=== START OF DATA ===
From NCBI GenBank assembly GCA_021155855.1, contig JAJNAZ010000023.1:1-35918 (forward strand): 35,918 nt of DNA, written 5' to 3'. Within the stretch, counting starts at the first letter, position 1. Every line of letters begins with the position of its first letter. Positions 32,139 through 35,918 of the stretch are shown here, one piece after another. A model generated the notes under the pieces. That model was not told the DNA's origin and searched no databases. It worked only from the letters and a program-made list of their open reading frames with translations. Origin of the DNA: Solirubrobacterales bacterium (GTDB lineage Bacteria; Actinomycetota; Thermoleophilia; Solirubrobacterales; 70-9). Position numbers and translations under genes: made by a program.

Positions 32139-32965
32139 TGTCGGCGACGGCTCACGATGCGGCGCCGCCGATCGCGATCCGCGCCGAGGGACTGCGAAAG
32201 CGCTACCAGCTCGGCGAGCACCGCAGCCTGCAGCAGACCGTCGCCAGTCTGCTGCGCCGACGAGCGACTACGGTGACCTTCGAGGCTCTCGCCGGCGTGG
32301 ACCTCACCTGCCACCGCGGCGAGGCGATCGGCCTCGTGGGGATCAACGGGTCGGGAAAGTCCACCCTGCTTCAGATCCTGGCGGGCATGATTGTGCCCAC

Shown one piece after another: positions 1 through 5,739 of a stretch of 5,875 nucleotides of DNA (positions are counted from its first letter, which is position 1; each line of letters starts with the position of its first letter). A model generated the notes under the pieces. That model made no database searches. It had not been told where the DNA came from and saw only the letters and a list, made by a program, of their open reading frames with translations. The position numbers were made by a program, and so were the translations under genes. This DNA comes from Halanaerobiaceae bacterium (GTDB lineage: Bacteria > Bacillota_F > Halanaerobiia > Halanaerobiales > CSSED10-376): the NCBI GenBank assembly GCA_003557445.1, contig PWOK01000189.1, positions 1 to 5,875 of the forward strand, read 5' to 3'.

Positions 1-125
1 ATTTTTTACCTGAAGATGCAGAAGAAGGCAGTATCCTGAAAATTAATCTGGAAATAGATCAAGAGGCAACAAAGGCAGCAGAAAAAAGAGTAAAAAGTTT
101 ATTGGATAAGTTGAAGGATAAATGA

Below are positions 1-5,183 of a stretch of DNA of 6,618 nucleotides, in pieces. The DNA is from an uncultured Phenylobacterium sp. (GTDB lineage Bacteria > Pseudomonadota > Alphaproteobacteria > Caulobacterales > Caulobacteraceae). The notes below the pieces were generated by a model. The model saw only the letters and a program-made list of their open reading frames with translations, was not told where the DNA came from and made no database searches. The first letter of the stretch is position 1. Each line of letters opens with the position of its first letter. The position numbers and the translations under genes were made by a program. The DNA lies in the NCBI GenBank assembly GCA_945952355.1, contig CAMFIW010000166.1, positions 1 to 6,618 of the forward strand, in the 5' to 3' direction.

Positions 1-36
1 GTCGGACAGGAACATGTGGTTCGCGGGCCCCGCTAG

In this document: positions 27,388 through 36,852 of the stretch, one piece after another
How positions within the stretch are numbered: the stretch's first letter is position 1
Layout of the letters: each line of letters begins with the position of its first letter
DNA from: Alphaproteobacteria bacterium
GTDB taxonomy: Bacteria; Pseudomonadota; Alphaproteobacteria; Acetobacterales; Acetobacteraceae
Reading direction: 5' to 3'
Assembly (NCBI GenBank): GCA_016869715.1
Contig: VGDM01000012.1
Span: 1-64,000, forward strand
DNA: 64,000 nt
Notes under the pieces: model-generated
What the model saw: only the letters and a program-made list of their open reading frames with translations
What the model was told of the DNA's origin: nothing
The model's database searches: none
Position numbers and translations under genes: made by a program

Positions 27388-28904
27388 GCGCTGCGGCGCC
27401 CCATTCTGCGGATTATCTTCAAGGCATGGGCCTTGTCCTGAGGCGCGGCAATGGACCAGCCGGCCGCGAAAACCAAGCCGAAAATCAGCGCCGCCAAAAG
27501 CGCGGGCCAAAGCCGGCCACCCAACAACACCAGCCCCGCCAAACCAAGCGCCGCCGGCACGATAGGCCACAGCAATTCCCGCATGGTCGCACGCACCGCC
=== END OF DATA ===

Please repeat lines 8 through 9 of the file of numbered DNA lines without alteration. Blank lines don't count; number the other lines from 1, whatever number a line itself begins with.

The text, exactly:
1 ATTTTTTACCTGAAGATGCAGAAGAAGGCAGTATCCTGAAAATTAATCTGGAAATAGATCAAGAGGCAACAAAGGCAGCAGAAAAAAGAGTAAAAAGTTT
101 ATTGGATAAGTTGAAGGATAAATGA